Seconds often make the difference between life and death and new technology makes the difference…
Posted on: January 5th, 2012Sections → Magazine → On Our Own/Cheryl Kupfer
Charedi rabbinical leaders in Israel, and I imagine globally, are greatly perturbed, even horrified by the “chumrah” some Orthodox Israeli women have taken upon themselves – that of covering their bodies up in a manner similar to traditional Muslim women, who wear head to toe, shroud-like black burkas.
Posted on: January 4th, 2012Sections → Magazine → Glimpses Into American Jewish History
“The American tradition of the military chaplaincy is as old as the United States itself. Clergymen served with the armies of the individual colonies almost from the first battle of the Revolution, and provisions for the payment of chaplains were enacted by the Continental Congress as early as 1775.
Posted on: January 4th, 2012Sections → Health and Living
What began 10 years ago as a small group of volunteers providing mental health referrals within the Jewish community has evolved into a full-fledged mental health referral, education and support organization that takes on 6,000 new patients annually in four major cities across the globe.
Posted on: January 2nd, 2012Sections → Magazine → Teens and Twenties
Our people’s history is not a kind one. I remember reading about the 1648-49 Chmielnicki massacres of the Jewish communities of Poland (Gezerot tach v’tat) and weeping, asking myself why we were chosen if it meant suffering so?
Posted on: January 2nd, 2012In Print → From the Paper
As we get older, nostalgia takes over many areas of our life and we often yearn for things from the past.
Posted on: January 2nd, 2012In Print → From the Paper
What is it about a diamond that makes it the most valuable gemstone known to man?
Posted on: December 23rd, 2011Sections → Features → Features On The Jewish World
To explain to my children what Chanukah was like for me as a young girl, I find I am just as inclined to recount what it wasn’t as I am to describe what it was.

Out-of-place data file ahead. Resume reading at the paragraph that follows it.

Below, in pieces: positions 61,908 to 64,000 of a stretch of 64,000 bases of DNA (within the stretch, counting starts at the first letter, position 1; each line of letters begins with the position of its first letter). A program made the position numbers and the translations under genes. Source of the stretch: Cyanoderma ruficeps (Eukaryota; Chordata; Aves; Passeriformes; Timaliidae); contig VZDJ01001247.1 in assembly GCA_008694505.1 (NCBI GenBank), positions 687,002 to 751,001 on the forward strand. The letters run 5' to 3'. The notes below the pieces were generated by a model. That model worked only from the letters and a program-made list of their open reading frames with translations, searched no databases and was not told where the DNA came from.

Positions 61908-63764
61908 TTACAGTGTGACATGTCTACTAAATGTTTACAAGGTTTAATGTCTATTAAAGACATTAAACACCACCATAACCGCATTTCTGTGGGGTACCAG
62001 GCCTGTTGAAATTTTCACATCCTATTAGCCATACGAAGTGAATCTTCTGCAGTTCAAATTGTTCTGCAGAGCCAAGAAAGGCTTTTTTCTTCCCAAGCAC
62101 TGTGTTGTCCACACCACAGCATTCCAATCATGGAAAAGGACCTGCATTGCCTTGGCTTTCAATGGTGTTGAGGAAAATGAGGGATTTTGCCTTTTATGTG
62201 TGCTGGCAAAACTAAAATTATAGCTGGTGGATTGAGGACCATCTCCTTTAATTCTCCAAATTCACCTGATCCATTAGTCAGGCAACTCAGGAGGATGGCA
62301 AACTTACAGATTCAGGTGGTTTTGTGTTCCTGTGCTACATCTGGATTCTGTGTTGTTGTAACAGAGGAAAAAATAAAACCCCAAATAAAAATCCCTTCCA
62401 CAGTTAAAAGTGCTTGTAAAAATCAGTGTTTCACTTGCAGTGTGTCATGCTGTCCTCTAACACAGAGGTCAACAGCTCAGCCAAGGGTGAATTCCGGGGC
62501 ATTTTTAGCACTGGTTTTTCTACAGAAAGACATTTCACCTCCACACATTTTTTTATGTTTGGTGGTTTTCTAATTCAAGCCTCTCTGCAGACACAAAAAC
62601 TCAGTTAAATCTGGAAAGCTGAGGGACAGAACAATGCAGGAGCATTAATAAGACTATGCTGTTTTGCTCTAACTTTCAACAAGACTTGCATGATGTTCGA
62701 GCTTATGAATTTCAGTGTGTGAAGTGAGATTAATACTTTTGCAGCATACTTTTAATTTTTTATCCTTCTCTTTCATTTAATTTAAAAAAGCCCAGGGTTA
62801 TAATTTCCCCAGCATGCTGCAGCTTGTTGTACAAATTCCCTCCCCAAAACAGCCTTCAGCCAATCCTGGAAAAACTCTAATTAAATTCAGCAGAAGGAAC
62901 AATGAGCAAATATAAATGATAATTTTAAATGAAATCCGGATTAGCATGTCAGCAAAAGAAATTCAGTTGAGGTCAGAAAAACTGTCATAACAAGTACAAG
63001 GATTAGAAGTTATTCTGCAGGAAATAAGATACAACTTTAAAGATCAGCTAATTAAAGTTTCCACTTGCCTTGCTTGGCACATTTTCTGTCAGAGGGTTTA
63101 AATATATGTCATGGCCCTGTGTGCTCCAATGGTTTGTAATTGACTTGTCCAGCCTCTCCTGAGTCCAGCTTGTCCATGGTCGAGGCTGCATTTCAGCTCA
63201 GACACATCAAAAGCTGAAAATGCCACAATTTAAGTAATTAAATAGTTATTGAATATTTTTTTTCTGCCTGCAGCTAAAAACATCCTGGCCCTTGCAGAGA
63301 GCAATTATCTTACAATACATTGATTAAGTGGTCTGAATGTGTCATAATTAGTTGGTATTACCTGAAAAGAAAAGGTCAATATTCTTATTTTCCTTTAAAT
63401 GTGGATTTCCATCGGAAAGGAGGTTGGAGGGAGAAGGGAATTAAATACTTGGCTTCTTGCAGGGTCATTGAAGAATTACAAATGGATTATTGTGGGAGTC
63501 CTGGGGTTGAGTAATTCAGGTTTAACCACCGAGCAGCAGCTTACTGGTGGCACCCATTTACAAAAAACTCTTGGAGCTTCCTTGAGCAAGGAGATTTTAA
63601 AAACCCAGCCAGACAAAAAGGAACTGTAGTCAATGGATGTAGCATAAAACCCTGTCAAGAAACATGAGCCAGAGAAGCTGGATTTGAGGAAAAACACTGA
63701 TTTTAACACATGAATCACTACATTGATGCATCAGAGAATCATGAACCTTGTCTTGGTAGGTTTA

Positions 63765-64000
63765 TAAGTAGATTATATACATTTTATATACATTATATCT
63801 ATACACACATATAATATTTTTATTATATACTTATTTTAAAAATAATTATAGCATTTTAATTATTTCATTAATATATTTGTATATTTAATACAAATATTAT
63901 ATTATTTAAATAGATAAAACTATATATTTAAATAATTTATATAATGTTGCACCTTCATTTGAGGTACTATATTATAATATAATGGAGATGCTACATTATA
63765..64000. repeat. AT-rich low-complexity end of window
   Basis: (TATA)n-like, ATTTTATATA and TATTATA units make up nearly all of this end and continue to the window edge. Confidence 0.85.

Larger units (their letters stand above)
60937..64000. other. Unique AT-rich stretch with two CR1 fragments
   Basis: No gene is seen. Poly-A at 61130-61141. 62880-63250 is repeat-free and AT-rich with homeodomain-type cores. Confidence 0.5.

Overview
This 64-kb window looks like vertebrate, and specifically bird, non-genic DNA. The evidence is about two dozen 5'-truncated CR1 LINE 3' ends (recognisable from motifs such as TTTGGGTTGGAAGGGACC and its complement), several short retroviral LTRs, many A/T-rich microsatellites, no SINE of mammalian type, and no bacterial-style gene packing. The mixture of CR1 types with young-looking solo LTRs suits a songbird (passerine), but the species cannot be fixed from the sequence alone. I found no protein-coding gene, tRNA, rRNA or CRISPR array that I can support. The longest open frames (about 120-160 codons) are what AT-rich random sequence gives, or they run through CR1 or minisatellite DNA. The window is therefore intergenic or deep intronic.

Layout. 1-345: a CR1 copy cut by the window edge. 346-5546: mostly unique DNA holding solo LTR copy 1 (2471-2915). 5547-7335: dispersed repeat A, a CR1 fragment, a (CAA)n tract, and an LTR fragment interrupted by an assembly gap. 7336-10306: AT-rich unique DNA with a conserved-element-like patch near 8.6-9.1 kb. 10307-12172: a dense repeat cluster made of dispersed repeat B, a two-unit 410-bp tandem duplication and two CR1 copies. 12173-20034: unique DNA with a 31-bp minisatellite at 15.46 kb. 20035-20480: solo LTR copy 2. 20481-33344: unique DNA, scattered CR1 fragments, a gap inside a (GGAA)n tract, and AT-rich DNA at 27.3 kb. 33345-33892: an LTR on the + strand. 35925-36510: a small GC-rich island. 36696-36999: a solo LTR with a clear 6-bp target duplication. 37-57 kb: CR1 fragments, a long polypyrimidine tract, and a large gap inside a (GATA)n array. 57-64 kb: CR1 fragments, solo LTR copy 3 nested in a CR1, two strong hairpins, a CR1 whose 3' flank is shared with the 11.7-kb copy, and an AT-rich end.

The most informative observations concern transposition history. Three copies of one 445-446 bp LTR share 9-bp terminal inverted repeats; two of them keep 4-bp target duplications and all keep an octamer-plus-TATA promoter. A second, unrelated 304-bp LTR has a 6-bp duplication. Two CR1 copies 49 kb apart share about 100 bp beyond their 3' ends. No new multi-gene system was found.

Posted on: December 23rd, 2011In Print → From the Paper
Miss Ida is our beloved teacher. Her brown hair is piled softly on her head. Her dress is of course old and worn, and she must not be very young, but to us, she is beautiful. She is not religious, but she is always kind, and she is always fair. We sit in class, all […]
Posted on: December 23rd, 2011Sections → Magazine → Potpourri
Suddenly and abruptly, everything I had always known about myself no longer applied. There would be no long yeshiva career, Kollel or the like. At that point I really had no identity. I didn’t know who I was or what it was that I was going to do.
Posted on: December 22nd, 2011Sections → Magazine → On Our Own/Cheryl Kupfer
As Jewish festivals go, Chanukah is one of our favorites – it is quite “user-friendly.” We get a rare green light to travel and cook with no restrictions. We can drive back and forth (no need for our hosts to find sleeping accommodations) and feast with family and friends as we gleefully celebrate the miracle of a rag-tag band of heroes beating the odds. We rejoice over the improbable reality that a few overcame the many; of a bit of burning oil lasting way beyond its “shelf-life.”